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Microsoft Is Losing $2.5 Billion a Year by NOT Being on iPad

Steve Ballmer, chief executive officer at Microsoft Corp.
David Paul Morris | Bloomberg | Getty Images
Steve Ballmer, chief executive officer at Microsoft Corp.

Microsoft's pride may be costing it billions of dollars.

The tech giant may be missing out on about $2.5 billion in revenue by not offering its Office Suite — which includes Word, Excel, and PowerPoint — on Apple's iPad.

(Read More: Microsoft Surface Pro Gets Tough Early Reviews )

According to a recent note investors, Morgan Stanley analyst Adam Holt said he estimates that priced at $60, about 30 percent of iPad users would buy the software. With 200 million iPad users in 2014, Microsoft could generate $2.5 in revenue, and that is after it pays Apple a 30 percent App Store commission.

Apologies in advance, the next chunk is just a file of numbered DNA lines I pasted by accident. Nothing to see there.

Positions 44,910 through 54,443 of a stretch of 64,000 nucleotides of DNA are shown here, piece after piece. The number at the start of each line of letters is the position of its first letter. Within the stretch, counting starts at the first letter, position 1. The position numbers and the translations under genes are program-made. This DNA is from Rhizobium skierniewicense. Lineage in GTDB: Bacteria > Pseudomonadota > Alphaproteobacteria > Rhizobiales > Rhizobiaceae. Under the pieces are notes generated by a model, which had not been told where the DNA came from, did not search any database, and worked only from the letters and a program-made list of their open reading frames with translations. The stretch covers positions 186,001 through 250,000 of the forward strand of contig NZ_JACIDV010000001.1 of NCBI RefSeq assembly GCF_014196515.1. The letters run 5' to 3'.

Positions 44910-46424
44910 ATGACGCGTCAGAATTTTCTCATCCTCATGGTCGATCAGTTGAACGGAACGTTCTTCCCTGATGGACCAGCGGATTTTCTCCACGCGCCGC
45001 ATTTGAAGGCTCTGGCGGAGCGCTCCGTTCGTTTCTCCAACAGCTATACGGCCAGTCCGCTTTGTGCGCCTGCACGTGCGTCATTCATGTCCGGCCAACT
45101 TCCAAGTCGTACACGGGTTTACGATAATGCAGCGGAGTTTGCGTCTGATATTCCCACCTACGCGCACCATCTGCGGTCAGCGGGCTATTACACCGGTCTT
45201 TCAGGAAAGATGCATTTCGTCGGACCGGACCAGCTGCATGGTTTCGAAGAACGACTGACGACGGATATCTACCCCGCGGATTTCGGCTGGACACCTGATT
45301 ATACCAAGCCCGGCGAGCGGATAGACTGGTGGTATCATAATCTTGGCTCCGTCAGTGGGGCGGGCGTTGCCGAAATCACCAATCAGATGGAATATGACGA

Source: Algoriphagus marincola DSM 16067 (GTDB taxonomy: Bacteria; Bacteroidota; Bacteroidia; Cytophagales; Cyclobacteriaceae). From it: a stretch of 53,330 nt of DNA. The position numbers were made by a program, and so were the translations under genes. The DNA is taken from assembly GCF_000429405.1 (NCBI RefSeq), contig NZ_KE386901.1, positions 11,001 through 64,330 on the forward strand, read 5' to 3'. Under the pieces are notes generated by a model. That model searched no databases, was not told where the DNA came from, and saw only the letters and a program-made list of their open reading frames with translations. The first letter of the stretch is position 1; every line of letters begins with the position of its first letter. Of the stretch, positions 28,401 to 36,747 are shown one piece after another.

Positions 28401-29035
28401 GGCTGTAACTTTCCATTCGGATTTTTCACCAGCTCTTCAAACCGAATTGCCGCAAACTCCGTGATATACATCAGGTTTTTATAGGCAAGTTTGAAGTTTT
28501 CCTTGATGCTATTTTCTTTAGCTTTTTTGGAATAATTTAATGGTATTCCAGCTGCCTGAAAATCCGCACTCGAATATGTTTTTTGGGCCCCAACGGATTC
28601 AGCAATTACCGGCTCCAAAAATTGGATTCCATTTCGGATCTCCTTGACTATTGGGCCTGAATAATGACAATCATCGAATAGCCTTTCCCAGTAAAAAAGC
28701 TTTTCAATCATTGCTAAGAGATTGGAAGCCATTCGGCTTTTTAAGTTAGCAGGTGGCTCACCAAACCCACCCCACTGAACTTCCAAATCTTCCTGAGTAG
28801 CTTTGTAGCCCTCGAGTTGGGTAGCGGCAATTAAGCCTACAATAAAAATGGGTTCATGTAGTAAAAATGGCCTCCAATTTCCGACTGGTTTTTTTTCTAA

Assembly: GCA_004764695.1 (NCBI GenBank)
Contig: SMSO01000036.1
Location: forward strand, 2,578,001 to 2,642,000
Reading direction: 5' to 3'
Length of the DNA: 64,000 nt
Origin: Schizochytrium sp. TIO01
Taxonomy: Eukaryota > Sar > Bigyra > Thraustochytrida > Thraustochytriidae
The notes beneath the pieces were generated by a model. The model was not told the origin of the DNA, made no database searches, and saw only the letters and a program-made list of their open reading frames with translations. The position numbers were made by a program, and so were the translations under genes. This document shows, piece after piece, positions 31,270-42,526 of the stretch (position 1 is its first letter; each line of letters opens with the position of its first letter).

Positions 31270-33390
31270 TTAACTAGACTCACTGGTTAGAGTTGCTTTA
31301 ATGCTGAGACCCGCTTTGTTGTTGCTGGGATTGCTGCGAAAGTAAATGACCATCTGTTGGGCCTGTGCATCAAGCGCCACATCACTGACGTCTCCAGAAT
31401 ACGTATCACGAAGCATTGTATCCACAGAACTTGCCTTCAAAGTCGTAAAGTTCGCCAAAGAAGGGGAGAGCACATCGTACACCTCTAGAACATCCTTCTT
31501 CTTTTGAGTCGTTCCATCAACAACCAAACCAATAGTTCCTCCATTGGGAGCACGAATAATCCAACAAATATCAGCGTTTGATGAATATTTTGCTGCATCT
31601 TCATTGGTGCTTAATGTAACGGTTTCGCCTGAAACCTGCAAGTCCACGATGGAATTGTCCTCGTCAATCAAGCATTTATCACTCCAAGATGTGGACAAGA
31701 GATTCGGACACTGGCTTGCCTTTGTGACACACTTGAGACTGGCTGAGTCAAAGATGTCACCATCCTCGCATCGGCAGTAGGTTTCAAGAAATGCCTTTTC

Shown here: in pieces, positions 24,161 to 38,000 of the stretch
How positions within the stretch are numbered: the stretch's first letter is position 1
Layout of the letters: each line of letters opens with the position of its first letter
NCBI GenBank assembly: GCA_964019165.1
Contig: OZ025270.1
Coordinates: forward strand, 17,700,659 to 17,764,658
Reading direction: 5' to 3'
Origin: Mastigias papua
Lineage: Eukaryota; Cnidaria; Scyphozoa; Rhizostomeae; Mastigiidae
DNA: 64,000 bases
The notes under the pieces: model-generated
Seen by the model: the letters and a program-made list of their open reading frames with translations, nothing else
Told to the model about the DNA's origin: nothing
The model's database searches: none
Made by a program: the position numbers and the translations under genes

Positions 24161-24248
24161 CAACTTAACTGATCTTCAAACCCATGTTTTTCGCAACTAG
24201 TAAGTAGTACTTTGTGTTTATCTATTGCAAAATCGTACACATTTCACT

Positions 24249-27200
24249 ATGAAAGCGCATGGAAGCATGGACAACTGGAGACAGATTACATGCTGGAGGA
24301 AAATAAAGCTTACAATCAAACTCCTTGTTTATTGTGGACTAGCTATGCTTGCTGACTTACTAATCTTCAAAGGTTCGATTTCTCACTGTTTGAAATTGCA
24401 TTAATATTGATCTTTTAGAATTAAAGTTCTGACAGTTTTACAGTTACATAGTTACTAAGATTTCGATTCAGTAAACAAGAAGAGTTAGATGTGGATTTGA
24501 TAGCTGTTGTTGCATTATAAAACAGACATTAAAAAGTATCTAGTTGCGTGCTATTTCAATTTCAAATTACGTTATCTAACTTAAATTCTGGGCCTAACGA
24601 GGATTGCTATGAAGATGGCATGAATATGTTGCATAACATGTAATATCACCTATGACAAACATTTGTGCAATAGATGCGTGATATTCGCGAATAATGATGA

(Read More: When to Expect Apple iTV, iPhone 5S and Tablets: Analyst )

That's a nice chunk of revenue for the company. But so far Microsoft has been reluctant to offer a full version of its software suite on Apple's iOS because they are relying on their software to be something that entices consumers to buy the Surface tablets. Their strategy may not be paying off though, at least not yet.

"While MSFT has resisted offering a full version of Office for the iOS, the co. may ultimately decide there is more upside with Office on iPads, particularly if Win tablets fall short of expectations," Holt said in the note.

Holt also noted that while Microsoft new operating system Windows 8 gives the company potential for a new source of revenue growth, the limited availability of Windows touchscreen devices has slowed consumer demand at the same time the corporate upgrade cycle is slowing.

(Read More: Supply Shortage Sours Microsoft's Surface Pro Launch )

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